Well, not really true. As we do have a system where the one who cooks doesn’t clean. Not that
it’s always in place. However the four older kids take turns cleaning the kitchen after supper.
And if everyone does their part to rinse their own dish and place it in the dishwasher, it really
makes life easier for the person whose turn it is to clean up. One of my grandchildren loves to
cook and is a dab hand in the kitchen as well. As my mother used to say;
“Many hands make light work”
Which leads to what this post is all about. Running a large household is no easy task. Since I
do a good deal of the cooking, at least in the last few months since the house has been sold, and
probably will do the lion’s portion of it while aboard the boat, (did I mention I love to cook?)
it just seemed natural that I would take the job of organizing and setting up the galley.
I am thrilled to have this job, and really am looking forward to the challenge. I have been
scouring through liveaboard blogs with galley sections. Although much of it seems like common
sense and drawing on past experience, (I grew up in a family hotel business, and spent a huge
portion of “my other life” in kitchens), there have been some great tips on the blogs. Many of
them though, although very informative are geared toward liveaboard couples, or small families.
And while tips on stainless sets of 5-7 piece nestling pots & pans are terrific ideas for
space saving, my most used pot has a diameter of 15″, as well as my 2 burner griddle &
frying pan for cooking breakfast, grilled cheeses, or anything in general that gets cooked on a
stovetop in a frying pan.
I finally found one blog, in particular, that stood out and gave me the steps I needed to stop
seeking and start planning. That blog, by Robyn Coulter, called SV Yofy
“Sailing in the Winds of Peace.” So a huge shout out to Robyn whose blog is
interesting as well as informative, but also became my ‘one stop shop for how to organize my
galley’. Although the crew of Yofy is a cruising couple as well, with occasional guests,
Robyn’s presentation is quite simple, very organized, and IMO, works whether you are a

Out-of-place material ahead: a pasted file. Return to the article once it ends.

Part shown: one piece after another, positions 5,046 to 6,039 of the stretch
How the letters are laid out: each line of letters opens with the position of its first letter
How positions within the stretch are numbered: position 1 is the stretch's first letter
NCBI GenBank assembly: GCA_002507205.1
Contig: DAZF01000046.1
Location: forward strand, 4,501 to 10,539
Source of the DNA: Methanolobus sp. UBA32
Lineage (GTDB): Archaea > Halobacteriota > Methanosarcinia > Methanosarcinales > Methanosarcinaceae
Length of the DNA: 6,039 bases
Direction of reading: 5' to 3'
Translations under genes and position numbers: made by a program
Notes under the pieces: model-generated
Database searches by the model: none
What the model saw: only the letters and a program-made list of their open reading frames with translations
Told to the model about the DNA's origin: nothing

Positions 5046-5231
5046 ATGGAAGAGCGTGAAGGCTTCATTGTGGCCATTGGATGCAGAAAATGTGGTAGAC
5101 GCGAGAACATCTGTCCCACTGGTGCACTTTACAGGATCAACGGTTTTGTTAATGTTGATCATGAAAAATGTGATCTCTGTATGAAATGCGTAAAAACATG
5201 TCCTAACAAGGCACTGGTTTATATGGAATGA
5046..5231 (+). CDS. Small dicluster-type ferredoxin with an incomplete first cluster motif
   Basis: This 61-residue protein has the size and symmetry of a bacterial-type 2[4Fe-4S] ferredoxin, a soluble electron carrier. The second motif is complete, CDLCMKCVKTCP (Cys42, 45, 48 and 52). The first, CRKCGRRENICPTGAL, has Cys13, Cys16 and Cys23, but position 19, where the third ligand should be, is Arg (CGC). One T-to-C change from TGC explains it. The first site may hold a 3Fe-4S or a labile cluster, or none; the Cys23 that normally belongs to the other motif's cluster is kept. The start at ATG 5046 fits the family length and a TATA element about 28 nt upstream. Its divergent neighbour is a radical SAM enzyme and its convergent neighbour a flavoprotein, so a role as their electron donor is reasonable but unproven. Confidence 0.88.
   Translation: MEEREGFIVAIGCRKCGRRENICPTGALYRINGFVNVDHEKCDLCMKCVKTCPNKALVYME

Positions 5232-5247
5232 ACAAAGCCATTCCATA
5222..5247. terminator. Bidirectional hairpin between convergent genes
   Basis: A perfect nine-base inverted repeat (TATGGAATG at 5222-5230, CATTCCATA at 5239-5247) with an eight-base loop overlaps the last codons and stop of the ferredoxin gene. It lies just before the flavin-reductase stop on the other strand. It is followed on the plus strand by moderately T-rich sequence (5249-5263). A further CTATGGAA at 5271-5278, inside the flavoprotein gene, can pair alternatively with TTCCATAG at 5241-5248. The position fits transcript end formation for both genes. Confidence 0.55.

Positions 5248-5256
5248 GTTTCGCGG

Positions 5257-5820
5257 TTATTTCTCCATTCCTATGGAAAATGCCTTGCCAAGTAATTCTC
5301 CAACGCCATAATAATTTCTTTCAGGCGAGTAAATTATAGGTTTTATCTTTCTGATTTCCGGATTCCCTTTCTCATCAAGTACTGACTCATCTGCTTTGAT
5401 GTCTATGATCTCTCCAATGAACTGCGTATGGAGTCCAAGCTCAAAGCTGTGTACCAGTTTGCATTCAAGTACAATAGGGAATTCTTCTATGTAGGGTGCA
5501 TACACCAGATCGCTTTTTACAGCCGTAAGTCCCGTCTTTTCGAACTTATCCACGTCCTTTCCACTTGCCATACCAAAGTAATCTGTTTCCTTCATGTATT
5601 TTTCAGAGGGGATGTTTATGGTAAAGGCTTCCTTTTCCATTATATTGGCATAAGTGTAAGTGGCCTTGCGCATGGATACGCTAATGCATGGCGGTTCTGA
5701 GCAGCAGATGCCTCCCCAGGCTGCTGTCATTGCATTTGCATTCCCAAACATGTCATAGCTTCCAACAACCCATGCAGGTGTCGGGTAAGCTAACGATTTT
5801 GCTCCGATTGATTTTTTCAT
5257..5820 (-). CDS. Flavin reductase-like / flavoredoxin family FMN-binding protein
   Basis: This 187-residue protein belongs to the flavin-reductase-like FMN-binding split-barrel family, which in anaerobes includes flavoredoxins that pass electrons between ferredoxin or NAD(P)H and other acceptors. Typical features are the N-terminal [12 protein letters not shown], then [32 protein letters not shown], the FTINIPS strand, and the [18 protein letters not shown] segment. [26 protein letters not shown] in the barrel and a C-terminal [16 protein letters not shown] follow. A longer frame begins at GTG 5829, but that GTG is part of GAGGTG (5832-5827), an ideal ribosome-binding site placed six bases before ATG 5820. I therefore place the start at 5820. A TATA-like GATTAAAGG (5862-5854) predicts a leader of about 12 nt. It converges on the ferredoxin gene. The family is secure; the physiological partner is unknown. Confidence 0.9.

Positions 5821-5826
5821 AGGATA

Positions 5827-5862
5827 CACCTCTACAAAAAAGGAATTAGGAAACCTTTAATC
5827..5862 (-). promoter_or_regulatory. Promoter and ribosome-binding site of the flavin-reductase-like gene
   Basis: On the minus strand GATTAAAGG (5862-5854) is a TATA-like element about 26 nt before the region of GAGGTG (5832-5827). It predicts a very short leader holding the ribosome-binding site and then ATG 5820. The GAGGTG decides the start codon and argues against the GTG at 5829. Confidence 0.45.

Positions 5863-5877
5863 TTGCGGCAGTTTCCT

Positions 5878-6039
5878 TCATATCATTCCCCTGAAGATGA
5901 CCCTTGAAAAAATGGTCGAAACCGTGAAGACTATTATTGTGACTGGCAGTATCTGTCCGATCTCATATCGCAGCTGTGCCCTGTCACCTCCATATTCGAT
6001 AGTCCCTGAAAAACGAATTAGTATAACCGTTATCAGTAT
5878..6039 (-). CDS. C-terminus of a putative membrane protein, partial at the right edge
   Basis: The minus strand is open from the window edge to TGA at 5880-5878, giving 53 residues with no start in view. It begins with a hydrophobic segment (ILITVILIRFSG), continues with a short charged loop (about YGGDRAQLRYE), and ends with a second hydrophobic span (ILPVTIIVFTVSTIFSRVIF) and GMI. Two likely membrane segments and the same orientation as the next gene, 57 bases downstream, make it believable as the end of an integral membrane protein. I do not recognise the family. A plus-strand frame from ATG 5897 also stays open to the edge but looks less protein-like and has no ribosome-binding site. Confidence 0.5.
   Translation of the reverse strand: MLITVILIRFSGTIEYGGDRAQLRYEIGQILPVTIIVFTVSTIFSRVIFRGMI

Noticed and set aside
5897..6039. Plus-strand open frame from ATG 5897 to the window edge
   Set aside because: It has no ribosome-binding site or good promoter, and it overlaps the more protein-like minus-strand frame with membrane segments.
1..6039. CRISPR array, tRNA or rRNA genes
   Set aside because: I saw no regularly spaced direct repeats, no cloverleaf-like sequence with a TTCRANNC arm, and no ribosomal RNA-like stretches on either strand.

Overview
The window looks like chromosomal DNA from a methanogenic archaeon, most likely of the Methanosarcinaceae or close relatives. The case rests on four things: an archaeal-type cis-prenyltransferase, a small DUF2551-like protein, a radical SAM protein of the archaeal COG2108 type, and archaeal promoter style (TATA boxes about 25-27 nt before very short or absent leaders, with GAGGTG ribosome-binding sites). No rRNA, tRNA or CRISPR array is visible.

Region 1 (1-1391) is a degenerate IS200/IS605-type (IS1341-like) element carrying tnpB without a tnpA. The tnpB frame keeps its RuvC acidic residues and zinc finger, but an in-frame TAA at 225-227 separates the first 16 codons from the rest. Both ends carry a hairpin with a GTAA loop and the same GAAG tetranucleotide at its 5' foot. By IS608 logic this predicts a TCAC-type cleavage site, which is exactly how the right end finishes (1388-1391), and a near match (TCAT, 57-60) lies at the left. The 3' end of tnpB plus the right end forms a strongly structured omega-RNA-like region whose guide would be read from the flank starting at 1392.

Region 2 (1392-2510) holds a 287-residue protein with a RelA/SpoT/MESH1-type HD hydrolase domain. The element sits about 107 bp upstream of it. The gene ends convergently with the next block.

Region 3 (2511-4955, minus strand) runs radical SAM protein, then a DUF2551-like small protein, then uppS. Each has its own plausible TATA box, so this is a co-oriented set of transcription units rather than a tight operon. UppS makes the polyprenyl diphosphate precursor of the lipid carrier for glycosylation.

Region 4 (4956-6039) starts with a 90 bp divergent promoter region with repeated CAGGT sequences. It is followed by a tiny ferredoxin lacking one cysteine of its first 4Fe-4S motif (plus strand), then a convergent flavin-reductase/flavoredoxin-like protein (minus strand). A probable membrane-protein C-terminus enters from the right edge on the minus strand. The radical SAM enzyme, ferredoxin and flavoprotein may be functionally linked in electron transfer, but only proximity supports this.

liveaboard couple or like us, you will be feeding a minimum tribe of 7, with occasional guests as
well. For those interested; here is the part one & 2 of
Robyn’s post on provisioning. Alas! it is so much more than just provisioning, for me, these
two posts kind of summed up how to set up & organize my galley!
There are some basic things like removing all boxes, labeling with sharpies, and storing
staples in plastic containers that suit your galley storage space, that all the
galley blogs seem to cover, much of which is common sense, but also trial & error, and
experience! I have no problem learning from someone else’s experience, so there ya go!
And while I am not sure what about Robyn’s galley posts made so much sense, after reading
it over a few times everything just clicked. So armed with my pencil, and smallish spiral
notebook full of lists that were populating faster than my hand could keep up, suddenly I
felt in control and ready to embark on the task of planning and setting up my galley!
Turns out the hardest part for me,( being a thinker I put far too much thought into this),
was figuring out what pots were most necessary without overloading the galley with
unnecessary items that would only be used once a month, thereby taking up valuable space.
Then suddenly ‘light dawned on marblehead’ and I realized I would be cooking on the boat
much the same way I cook on land, with only a few adjustments. Then it just became a
matter of deciding what was absolutely necessary and which items could do double duty.
So rather than try to purchase pots when we arrive in Mobile, I decided to take the
things I could not easily replace, and divide those things up in our check in luggage,
dispersed for weight management. And while this may seem like over thinking a simple
everyday task, (well yes, it certainly is;-) the reason being, I want to keep things
as simple as possible (simple being the operative word). So the homemade-from-scratch
chicken pot pie from stove to oven that takes me an hour from start to finish and easily
feeds 10, stays just that simple, fast & delicious! So, in terms of pots & pans,
there will be a few items we will bring in our suitcases, don’t forget we have 7
(yes seven) checked, and 6 (minus the cat) carry-ons, so that is 13 items we can bring
with us. Once I got a basic plan, everything sort of fell in place.
“Out with the old and in with the new”
As far as what the boat came with, every thing is basically junk. Do you remember
the flowered 5 piece pot sets when no stick first came out in the sixties? (I know,
dating myself) Smallish and oldish. Useless for my clan!
“Out they go!”
Very heavy 4 piece set of old dishes, (no antique value) will be replaced by an 32 piece
place setting of pure white Corelle ware! I was from the Corelle Ware generation, so no
one had to suggest Corelle to me!
As far as flatware, I think what’s there is better than our ‘eclectic’ set at home. There are
just some things that are absolute necessities, steel potato masher, good meat knife & cleaver,
a mallet, electric kettle and other odds & ends, one such being lobster crackers! Even though
I doubt we will get Maine lobster down south.
We will have to add it to our list of “NE haunts, jaunts and eats we will be missing this summer”
“Oh well, mustn’t gwumble!”
It is the simple pleasures in life that make it worthwhile. One is being assigned a job you love,
then there is also the wonderful feeling of knowing that not only am I thrilled to do this,
but I am also lightening the load of our soon-to-be captain GG, and that is priceless.
The only thing I need now is an apron that says “Kiss the Cook”!